Western banks are accustomed to Russia’s political turmoil. The Societe Generale, first founded in the country 150 years ago, was forced to rest for 56 years after the 1917 Bolshevik Revolution.
Since returning, French lenders have overcome the end of communism, Russia’s 1998 sovereign default, and the 2014 merger of the Crimean Peninsula.
Societe Generale was one of the banks notified by the European Central Bank earlier this month, as Russian troops are now rallying on the Ukrainian border. The Financial Times announced this week that the ECB has warned lenders with Russian exposure to prepare to impose international sanctions on the country in the event of Ukraine’s invasion.
Alongside Societe Generale, Austria’s Raiffeisen Bank and Italy’s Unicredit are one of the most important European banks. According to data compiled by JP Morgan, this trio accounts for 3.7% of the assets of the Russian banking system.
Their presence is in contrast to some of the largest Wall Street banks, including JP Morgan and Bank of America. Significant reduction Their exposure to Russia after the invasion of Crimea.
As a result, the Kremlin “Fortress Russia” strategy To reduce reliance on foreign funding. Corporate lending from foreign lenders fell from $ 150 billion in March 2014 to $ 80 billion last year, according to the Central Bank of Russia.
However, cross-border relationships are still important. According to data from the Bank for International Settlements, international banks, including Russian subsidiaries, I have a debt of $ 121 billion Depends on the substance of Russia. Lenders in Italy, France and Austria each make the most claims.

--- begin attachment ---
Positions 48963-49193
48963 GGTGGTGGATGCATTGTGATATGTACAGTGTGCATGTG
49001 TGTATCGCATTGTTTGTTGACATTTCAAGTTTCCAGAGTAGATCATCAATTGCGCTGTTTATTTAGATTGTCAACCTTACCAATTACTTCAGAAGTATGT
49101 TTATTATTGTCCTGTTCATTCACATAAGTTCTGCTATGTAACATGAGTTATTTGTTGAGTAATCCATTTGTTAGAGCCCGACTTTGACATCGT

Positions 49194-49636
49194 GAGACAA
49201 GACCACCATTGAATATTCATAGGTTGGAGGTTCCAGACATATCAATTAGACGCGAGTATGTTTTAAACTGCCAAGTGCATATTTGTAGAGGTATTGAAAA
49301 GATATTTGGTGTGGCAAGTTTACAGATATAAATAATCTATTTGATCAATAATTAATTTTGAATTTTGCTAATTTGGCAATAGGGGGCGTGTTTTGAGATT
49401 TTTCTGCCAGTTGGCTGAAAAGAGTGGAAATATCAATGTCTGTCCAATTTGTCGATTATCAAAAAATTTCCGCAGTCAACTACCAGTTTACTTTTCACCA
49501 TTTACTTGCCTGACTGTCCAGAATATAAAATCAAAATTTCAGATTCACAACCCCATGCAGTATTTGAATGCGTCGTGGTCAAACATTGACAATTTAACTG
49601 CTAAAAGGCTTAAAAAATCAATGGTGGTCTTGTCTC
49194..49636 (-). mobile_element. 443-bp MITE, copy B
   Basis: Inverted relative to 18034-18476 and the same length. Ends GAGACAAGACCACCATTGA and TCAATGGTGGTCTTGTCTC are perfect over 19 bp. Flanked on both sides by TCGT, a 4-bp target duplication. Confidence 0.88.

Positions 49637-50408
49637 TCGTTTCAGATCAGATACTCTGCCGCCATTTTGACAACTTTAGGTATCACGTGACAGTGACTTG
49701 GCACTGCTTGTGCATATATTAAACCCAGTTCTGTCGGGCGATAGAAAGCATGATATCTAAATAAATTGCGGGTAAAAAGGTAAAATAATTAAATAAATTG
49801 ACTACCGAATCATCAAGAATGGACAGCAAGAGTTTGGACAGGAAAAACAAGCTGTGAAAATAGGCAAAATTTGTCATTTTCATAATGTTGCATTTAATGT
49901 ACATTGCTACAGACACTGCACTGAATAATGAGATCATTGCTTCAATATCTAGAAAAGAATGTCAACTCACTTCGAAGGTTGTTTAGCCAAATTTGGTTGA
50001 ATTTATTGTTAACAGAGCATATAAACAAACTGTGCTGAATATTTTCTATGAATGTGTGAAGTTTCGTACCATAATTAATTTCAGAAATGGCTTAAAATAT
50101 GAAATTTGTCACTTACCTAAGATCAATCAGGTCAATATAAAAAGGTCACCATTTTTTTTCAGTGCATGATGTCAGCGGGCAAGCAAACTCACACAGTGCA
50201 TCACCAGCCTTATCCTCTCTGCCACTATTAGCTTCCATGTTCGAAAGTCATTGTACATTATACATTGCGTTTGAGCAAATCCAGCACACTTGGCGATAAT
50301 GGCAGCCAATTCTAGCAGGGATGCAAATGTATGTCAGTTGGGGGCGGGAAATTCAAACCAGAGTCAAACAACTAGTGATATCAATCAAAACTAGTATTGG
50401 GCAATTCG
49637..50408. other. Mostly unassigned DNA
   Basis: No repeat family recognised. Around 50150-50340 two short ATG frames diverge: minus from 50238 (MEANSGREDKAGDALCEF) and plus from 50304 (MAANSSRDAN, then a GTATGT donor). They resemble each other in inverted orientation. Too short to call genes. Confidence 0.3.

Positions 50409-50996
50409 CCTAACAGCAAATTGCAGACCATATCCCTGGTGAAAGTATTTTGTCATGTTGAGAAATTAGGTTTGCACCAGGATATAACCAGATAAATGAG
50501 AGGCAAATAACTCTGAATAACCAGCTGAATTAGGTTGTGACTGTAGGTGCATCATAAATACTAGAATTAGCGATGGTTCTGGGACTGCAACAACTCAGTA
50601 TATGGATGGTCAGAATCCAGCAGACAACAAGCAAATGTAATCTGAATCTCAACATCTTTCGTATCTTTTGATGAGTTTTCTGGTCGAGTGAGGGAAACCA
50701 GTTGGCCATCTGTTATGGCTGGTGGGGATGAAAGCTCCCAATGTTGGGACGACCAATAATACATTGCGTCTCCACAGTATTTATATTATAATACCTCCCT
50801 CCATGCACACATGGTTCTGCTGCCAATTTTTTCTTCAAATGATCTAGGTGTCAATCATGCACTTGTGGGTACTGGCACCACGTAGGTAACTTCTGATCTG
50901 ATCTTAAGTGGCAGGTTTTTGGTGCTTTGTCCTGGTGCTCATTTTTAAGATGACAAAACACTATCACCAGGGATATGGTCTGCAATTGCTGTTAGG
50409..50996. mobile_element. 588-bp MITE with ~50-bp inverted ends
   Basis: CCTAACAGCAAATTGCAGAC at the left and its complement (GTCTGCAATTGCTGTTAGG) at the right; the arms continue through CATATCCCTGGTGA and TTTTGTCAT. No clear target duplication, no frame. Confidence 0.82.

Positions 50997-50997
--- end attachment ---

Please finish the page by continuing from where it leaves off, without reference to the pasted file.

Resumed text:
The Russian market is still attractive to the remaining lenders, including the Hungarian OTP Bank. Retail banking margins are attractive, but you can pay favorable transaction, financing, and advisory fees, especially from the country’s energy and natural resources sectors.
Indeed, UniCredit CEO Andrea Olsel said on Friday that Italian lenders I was considering an acquisition Before the heightened political tensions over Ukraine, the government-owned Russian lender Otkritie
UniCredit, Italy’s second largest bank, entered the Russian market in 2005 through an agreement to acquire the Bank Austria, which already had a subsidiary headquartered in Moscow.
The information requested by the ECB included how banks were analyzing Russia’s exposure and emergency response plans prepared during sanctions.
Several European banks operating in Russia said they were working on preparations before the warning from the ECB.
“We don’t have to ask regulators how they manage the risks of taking action,” the CEO of a European bank told FT.
“If you follow the news, you’ll obviously see your exposure. Whenever there are geopolitical tensions and economic uncertainties, you always review your portfolio.”
An executive at a European bank with a major Russian subsidiary said it had stepped up its preparations in the past three weeks and raised its liquidity level significantly in the hope that uneasy clients would withdraw money. They also said that currency hedging against Russian exposure has tripled.